As I drove towards the place I’d fled, with a busted-up heart, some 12 years before, I wondered what I’d find there, and what I’d feel. And, even after all these years, I wondered whether I’d see him again.
I returned to the place that was the start of everything career-wise for me, but also the scene of my greatest heartbreak last weekend. I’d passed through once or twice for work in the past decade or so but generally kept my head down and scurried away before I even knew I was there.
This time, however, it was time to catch up with old friends to spin some yarns about the days when we were fresh-faced, uber-left journalists, who thought we’d change the world – one regional town at a time.
Times sure have changed since then, but mostly in our profession. We joked that night about having to resort to making dozens of phone calls “back in the day” just to find sources for our stories because, you know, we had no internet. Indeed, the old-school electoral roll was our best friend.
We grumbled about how “easy” journalism has become (if you’re lucky enough to have a job, that is) when the world, and story leads, are literally at your fingertips. In “the old days” we said in unison, we had to hunt down our news because stories weren’t handed to us on a digital plate via press releases and Twitter, which for some unbelievable reason has become a bona fide media resource.
And so we went on. It was cathartic to reminisce and remember the days when life wasn’t so heavy and we believed, body and soul, in what we were doing. How the years unfortunately wash away such earnestness. I wish it wasn’t so.
Not only are we older – and let’s admit it, a little fatter – but even the two-hour drive there was much altered in my perception. It wasn’t as if the roads had been improved – in fact, as I drove, I passed each landmark with a familiarity that genuinely surprised me. But unlike in the early 2000s, today I have a nice car, so the drive was more comfortable, you know with air-con, and not once did I worry about conking out on the side of the road with no mobile coverage.
I also had access to thousands of songs on my iPhone versus the three cassettes I had back then – tapes which I played on high rotation during my thousands of kilometres on those lonely country roads. They were P!nk’s 2003 Try This, John Butler Trio’s 2001 Three and, oddly, The Greatest Hits of Neil Diamond – I still know every word to every one of those songs, especially his duet with Barbra Streisand, the etheral You Don’t Bring Me Flowers Anymore.
Yet, last weekend, as I drove towards my destination, the memories that came flooding back were of the dozens of times I’d completed that journey during an era when I’d regularly escape back to the city searching for my sanity.
I remembered fleeing from that place when my relationship with a man – who sang to me (he was a musician) and told me he loved me but then pushed me away, and then repeated the process many times… and I let him – became too much for this huckleberry to bear. It wasn’t until many years later that I understood why he did that – and, unbeknownst to him, forgave him.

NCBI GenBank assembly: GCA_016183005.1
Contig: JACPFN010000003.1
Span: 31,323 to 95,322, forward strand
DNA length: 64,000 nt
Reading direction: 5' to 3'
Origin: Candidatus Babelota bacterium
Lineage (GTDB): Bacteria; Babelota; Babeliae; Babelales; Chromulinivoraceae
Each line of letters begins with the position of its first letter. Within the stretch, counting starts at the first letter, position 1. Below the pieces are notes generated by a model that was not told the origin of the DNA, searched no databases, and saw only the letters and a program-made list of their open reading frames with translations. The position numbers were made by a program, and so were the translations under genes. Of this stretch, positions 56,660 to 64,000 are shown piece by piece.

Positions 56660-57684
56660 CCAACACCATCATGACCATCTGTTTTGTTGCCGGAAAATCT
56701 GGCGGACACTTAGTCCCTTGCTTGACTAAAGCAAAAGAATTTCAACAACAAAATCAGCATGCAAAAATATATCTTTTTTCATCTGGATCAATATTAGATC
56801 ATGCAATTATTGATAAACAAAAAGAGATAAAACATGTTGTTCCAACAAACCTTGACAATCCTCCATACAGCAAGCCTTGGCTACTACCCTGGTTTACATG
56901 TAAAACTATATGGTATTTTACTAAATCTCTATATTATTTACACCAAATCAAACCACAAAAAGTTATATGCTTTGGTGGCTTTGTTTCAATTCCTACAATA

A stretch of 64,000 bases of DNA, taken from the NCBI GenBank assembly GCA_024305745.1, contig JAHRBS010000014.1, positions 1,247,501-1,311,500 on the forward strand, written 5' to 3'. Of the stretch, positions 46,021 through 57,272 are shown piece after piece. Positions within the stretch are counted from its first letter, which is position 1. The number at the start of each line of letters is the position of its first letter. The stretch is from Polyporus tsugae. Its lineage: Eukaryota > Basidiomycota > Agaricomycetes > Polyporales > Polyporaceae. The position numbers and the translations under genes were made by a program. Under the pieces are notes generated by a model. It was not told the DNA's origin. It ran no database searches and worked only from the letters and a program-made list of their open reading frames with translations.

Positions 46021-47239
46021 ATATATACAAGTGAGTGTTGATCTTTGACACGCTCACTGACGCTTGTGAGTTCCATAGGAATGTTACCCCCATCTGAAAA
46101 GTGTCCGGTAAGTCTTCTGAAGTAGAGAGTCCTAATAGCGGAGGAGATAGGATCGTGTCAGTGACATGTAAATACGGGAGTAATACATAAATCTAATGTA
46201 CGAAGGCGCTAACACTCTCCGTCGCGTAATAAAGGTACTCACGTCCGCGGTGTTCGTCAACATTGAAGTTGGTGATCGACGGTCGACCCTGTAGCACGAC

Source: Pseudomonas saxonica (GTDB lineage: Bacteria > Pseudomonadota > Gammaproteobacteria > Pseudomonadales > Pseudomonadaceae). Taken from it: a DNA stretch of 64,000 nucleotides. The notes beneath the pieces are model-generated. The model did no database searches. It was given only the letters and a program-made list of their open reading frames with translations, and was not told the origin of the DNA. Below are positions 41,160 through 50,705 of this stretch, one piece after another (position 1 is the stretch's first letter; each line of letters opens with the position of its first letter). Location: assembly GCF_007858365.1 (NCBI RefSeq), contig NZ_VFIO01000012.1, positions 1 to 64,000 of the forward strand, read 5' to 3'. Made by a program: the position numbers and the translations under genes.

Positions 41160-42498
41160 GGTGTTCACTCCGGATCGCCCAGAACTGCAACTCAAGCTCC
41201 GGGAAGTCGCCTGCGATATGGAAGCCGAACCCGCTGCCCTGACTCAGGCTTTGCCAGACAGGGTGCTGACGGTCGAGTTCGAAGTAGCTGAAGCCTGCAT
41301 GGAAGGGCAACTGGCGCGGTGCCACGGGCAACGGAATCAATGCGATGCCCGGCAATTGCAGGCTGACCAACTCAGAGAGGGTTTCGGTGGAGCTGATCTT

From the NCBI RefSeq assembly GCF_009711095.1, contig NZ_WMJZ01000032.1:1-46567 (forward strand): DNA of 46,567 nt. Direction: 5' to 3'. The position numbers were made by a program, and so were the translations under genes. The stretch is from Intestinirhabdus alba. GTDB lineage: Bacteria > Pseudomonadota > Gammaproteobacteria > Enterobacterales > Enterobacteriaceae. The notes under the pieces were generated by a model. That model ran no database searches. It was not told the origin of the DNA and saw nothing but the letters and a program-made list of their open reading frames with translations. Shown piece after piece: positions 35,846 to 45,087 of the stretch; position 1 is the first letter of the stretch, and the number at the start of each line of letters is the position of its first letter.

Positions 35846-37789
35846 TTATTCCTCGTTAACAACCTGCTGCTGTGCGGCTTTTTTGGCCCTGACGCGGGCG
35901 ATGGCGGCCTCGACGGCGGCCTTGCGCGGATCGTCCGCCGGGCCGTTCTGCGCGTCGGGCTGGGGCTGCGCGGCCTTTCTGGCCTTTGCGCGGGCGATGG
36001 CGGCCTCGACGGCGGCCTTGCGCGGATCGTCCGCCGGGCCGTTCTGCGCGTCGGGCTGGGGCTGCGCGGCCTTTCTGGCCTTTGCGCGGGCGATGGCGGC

Back in those days, mum was a hands-on woman, so one particularly dark day when I arrived back on her door-step with tears in my eyes and fractures in my heart, she put on the CD of Helen Reddy’s I Am Woman and sang and danced with me around the kitchen. She then, randomly, took me to a mosaic class where I smashed up bits of glass (perhaps with a little too much gusto), which ultimately became a very ugly “decorative” plate that thankfully has been lost to this world forever. She also told me that sometimes when we fall in love it makes us a little crazy. These things, I now know, saved me.
And yet there I was, all these years later, all grown up, successful and independent, hoping to see him – if the truth be told (and it is) – which freaked me out since I have as much interest in dating as I do in quantum mechanics. After the breakdown of our relationship, I limped on in that town for about six months, tried to love someone else and failed, all the while he was regularly (and anonymously to everyone but him) the fodder for my newspaper column. My “Mr Big” I suppose you could say. Then I split and tried not to look back.
We never did bump into him that night but a few days later I found myself for the first time (guiltily) looking him up on Facebook. There he was, still looking the same. Still taking my breath away, which was an epiphany I must admit. He’s a single dad with two kids these days, still sings and nobly works in disability. And it like looks life has thrown him a few curve balls, too – such is the way of things if we live long enough to bear witness to it.
And so I spent about five minutes “spying” on him, contemplated sending him a message (for what purpose I wondered?) but thankfully thought better of it. He looks happy and healthy and I know I am too. I realised I have no desire to fuck up my hard-fought serenity, even though my heart still soared like a trebuchet at the sight of him. To partly quote P!nk I’ve had enough bloody trouble in my town, even if people can and do change. So I closed his profile and, possibly, finally relegated that particular story to my past.